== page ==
Review: The Krakow Klub by Philip C Elrod

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  • Series: The Mylean Chronicles
  • Paperback: 538 pages
  • Publisher: CreateSpace Independent Publishing Platform (August 6, 2015)
  • Language: English

On a twentieth Century Earth much like what we have now, one man is faced with protecting the planet from a group of wealthy businessmen who have decided to take over the world. John Scott, a half-alien half-human hybrid has the benefits of control of two massive artificial intelligence computers, as well as the use of a massive interstellar alien ship complete with technology that will not be seen on Earth for decades or possibly centuries. Scott is made aware, due to the main computer’s monitoring of Earth’s activities, of a group of individuals who want to take over the world and are spending literally billions of dollars to make that happen. This group, The Krakow Klub, named for the site of their first meeting in Krakow, Poland, plans to take over the US government, first by buying their way through several elections, and finally by blackmail and coercion of key players at the top of the electorate food chain. In addition, they have gained control, by these same means, of key positions in the US military, so as to have a hammer to back up their plans.

Scott, with the aid of his computers, mines the asteroid belt for enough gold to match the Krakow Klub’s financial power and begins working to upset their plans. As the Klub puts plans in action to kill the current pre4sident of the US, Scott, with the help of his computers and alien technology, snatches the man from a fiery death. Then he manages to snatch up all the members of the KLUB and stop all the military actions which will destabilize the country for takeover. While there is some bloodshed during the process, Scott and his alien team manage to keep things to a minimum and save most of the members of Congress and the Senate, who were all targeted for assassination.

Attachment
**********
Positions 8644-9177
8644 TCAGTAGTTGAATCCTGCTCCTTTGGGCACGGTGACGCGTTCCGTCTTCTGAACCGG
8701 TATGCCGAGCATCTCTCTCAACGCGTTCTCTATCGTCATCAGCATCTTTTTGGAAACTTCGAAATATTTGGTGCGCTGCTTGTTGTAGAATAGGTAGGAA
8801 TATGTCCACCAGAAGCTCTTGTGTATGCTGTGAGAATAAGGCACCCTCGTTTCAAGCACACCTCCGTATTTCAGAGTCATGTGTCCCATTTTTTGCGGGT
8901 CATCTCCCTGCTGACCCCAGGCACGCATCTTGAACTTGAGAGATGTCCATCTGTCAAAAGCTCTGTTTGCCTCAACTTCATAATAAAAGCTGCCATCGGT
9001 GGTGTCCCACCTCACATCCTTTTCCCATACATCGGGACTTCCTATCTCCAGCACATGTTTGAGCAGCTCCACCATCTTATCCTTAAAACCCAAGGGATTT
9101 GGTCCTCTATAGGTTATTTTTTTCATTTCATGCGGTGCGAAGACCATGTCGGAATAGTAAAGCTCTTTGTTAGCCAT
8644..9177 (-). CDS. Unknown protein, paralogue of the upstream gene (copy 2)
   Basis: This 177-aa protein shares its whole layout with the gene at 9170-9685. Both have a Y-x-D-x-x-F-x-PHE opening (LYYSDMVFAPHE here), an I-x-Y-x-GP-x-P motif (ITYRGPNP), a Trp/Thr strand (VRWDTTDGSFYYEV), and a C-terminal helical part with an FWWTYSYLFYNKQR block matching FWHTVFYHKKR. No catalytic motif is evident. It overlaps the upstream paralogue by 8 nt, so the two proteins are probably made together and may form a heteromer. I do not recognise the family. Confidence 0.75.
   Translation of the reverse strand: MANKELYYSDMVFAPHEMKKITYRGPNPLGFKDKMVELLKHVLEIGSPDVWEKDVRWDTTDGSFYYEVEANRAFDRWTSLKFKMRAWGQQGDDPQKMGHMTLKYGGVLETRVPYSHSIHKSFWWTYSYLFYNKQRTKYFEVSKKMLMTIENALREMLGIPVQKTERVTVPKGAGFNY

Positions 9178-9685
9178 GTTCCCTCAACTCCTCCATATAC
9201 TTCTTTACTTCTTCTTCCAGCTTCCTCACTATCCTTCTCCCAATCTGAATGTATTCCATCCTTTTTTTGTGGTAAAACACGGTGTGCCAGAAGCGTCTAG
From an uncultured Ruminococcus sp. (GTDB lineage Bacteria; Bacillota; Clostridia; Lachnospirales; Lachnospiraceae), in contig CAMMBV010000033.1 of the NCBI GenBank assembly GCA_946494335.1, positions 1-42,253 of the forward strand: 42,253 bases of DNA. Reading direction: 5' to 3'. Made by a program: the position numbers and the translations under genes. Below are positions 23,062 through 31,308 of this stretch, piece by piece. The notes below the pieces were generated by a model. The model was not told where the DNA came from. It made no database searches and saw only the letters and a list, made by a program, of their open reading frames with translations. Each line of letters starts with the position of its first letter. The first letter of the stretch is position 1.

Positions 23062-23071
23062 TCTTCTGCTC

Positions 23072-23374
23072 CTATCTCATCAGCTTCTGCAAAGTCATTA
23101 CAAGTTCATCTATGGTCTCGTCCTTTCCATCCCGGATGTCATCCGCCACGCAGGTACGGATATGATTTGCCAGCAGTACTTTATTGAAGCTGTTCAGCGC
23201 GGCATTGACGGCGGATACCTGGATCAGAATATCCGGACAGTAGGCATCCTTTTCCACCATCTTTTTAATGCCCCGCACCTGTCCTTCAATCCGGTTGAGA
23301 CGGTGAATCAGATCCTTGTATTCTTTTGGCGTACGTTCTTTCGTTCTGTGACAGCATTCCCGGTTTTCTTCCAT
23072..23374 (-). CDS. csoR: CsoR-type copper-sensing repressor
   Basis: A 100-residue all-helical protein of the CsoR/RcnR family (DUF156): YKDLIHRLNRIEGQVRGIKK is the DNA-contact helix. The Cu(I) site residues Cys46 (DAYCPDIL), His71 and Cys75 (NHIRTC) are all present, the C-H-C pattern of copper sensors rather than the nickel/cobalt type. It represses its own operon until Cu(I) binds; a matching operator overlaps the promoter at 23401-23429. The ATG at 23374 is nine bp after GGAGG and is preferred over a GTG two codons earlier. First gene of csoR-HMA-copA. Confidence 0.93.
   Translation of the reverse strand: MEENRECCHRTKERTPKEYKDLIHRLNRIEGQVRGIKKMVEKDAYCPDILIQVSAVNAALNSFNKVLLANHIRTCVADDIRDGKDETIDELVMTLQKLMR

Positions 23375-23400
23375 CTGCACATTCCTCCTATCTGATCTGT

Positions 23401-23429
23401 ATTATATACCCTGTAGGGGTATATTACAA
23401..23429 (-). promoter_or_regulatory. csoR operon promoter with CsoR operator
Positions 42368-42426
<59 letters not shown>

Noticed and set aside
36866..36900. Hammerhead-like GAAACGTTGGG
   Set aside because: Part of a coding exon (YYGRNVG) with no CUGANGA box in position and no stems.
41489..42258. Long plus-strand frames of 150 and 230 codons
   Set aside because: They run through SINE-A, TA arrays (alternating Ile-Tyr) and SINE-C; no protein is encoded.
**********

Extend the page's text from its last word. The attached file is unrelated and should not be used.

While the story is told well. Elrod suffers from the standard problem of many self-published authors: the lack of a good editor. Aside from the standard occasional typos (To be fair, these crop in even for major publishers), Elrod has a habit of shifting his point of view, sometimes within the same paragraph and occasionally multiple times on a page, without notice. In addition, he puts himself inside the head of some of the animals in the story in a way that detracts from the storyline. He also has a habit of telling rather than showing in his scenes, with long stretches of text and little dialogue.

Aside from those considerations, the story has promise, but just doesn’t quite meet the final goal. His superman has no kryptonite and this detracts from the story. But for a first fiction novel, not a bad try.

 

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